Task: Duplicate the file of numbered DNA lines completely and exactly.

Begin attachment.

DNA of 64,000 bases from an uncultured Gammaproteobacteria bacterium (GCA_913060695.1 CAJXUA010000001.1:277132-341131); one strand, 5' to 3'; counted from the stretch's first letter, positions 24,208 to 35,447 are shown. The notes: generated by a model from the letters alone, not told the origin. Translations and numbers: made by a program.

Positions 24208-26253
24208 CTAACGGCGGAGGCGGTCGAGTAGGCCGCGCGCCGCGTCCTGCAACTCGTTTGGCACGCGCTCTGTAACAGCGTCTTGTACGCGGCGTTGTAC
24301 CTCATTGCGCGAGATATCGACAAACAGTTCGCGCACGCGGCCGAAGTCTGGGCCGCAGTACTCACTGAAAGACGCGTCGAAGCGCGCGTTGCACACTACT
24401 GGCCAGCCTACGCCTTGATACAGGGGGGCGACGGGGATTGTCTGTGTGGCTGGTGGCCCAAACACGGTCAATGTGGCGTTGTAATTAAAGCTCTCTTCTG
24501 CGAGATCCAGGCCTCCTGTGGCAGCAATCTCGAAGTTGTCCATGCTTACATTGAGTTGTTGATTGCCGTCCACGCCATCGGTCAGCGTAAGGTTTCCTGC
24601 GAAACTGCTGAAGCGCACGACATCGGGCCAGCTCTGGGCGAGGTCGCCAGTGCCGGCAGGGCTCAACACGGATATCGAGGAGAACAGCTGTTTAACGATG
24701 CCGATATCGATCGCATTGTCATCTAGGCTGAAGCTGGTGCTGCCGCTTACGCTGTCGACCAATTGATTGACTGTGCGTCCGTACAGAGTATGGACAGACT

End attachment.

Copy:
DNA of 64,000 bases from an uncultured Gammaproteobacteria bacterium (GCA_913060695.1 CAJXUA010000001.1:277132-341131); one strand, 5' to 3'; counted from the stretch's first letter, positions 24,208 to 35,447 are shown. The notes: generated by a model from the letters alone, not told the origin. Translations and numbers: made by a program.

Positions 24208-26253
24208 CTAACGGCGGAGGCGGTCGAGTAGGCCGCGCGCCGCGTCCTGCAACTCGTTTGGCACGCGCTCTGTAACAGCGTCTTGTACGCGGCGTTGTAC
24301 CTCATTGCGCGAGATATCGACAAACAGTTCGCGCACGCGGCCGAAGTCTGGGCCGCAGTACTCACTGAAAGACGCGTCGAAGCGCGCGTTGCACACTACT
24401 GGCCAGCCTACGCCTTGATACAGGGGGGCGACGGGGATTGTCTGTGTGGCTGGTGGCCCAAACACGGTCAATGTGGCGTTGTAATTAAAGCTCTCTTCTG
24501 CGAGATCCAGGCCTCCTGTGGCAGCAATCTCGAAGTTGTCCATGCTTACATTGAGTTGTTGATTGCCGTCCACGCCATCGGTCAGCGTAAGGTTTCCTGC
24601 GAAACTGCTGAAGCGCACGACATCGGGCCAGCTCTGGGCGAGGTCGCCAGTGCCGGCAGGGCTCAACACGGATATCGAGGAGAACAGCTGTTTAACGATG
24701 CCGATATCGATCGCATTGTCATCTAGGCTGAAGCTGGTGCTGCCGCTTACGCTGTCGACCAATTGATTGACTGTGCGTCCGTACAGAGTATGGACAGACT